I clicked on this one article, misleadingly titled “Art Market for Dummies” in hopes of discovering something new, informational, educational as a critic/art lover/professional. It led to nothing but very basic info. Really for dummies – although expected more.
Here’s the gist of the article, summarized in categories:
- Art = A Hobby for Billionaires (Okay yes, art is not THAT affordable, especially with big names and ludicrous prices. BUT you don’t have to be a billionaire or millionaire. Why is it that people will save up for months to buy an expensive dress but not for something as invaluable as art? I’m SURE there are people like that out there. Why aren’t there articles written about them?)
- Picasso Superstar (P.S Today’s his 40th Death Anniversary! I do love him, although he was such a player throughout his life and into his SUPER old age it’s a wonder one of his exes didn’t kill him…)
- A Male-Dominated Business (which is NOT a male-dominated business, you tell me?)
- China Boom (aptly compared with The Great Leap Forward. The Chinese art collectors really are into the art game although mostly buying their own artists. Although the article informs the reader about these boom and that they’re in a bubble, why no further explanation?)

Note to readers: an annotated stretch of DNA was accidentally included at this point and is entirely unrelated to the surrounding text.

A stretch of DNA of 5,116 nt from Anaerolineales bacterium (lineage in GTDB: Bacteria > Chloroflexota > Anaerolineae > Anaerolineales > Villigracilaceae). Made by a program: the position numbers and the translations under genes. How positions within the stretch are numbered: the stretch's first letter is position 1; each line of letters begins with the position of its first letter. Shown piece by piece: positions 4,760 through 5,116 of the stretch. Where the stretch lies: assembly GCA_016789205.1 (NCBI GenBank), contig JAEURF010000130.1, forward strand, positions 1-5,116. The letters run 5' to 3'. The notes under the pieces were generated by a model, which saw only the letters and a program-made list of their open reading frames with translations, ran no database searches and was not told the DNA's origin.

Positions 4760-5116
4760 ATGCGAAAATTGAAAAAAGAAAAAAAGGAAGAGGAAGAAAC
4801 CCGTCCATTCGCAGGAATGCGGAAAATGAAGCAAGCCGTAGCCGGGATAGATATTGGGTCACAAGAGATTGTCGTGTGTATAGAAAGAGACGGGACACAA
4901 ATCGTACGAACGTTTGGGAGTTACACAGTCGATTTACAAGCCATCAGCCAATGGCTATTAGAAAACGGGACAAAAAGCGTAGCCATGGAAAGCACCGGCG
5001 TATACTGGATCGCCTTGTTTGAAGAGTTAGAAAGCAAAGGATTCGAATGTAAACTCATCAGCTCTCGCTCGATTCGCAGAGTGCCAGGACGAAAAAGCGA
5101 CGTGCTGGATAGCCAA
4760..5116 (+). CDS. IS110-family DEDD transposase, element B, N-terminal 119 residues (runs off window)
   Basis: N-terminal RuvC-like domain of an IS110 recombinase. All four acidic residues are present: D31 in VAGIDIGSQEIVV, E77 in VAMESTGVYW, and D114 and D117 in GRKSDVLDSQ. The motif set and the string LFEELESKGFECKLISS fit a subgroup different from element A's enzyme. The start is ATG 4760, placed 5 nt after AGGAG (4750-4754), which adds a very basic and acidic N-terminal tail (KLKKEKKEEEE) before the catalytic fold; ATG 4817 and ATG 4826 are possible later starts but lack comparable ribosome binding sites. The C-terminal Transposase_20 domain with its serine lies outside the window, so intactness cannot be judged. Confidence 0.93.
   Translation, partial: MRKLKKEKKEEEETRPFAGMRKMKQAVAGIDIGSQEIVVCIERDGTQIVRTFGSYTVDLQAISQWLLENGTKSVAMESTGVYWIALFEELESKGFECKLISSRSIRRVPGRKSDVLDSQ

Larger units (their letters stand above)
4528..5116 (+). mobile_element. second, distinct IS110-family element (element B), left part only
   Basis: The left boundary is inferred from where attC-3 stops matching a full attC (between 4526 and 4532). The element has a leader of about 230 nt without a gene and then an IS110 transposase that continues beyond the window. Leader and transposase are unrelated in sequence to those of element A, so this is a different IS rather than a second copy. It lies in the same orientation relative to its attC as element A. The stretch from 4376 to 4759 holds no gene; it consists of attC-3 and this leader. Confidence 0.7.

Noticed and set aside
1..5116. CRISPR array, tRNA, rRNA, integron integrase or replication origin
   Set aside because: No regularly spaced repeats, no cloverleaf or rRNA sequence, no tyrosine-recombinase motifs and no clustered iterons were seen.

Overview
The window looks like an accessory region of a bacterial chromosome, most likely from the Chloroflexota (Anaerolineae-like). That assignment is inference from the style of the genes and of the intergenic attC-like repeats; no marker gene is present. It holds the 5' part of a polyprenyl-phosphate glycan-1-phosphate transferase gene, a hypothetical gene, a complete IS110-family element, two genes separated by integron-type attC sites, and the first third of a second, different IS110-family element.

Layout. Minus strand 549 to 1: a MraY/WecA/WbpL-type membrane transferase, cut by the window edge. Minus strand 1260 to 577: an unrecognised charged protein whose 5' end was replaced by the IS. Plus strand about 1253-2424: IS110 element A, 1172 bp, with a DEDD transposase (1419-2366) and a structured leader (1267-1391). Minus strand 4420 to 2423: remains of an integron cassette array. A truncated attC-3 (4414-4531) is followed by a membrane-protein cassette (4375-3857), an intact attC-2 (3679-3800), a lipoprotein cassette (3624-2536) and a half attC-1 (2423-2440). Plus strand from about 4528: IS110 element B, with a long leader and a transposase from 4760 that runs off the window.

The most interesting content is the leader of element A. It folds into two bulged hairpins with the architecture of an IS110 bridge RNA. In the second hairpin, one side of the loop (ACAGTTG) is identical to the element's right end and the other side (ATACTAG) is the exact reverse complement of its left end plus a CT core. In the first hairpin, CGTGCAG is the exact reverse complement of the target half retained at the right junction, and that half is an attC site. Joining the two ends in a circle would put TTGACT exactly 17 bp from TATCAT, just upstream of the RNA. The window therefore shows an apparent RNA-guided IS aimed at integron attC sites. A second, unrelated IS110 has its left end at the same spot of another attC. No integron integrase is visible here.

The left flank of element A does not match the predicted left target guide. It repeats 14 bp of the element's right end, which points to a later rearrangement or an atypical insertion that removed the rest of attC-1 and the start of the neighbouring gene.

- Credits & Sources (I only add this here because they really have great, reliable sources and awesomely organized charts & graphs.)
There are instead, lots of books and articles by art critics, writers, collectors, gallerists, professionals who love to talk about how screwed up the market is. I guess any kind of market is ruled by lots of dinero! But it’s a fact that lots of people buy art to genuinely support artists who spend hours, days, and months creating something extraordinary, truly genius inspiration. So no matter what you may read about the art market, of rich filthy old men manipulating the market, under-handed things happening through art.. there is always a section of people – buyers, art professionals, critics and artists – that understand the personal, social and political value put forth by art. There’s always hope, you know!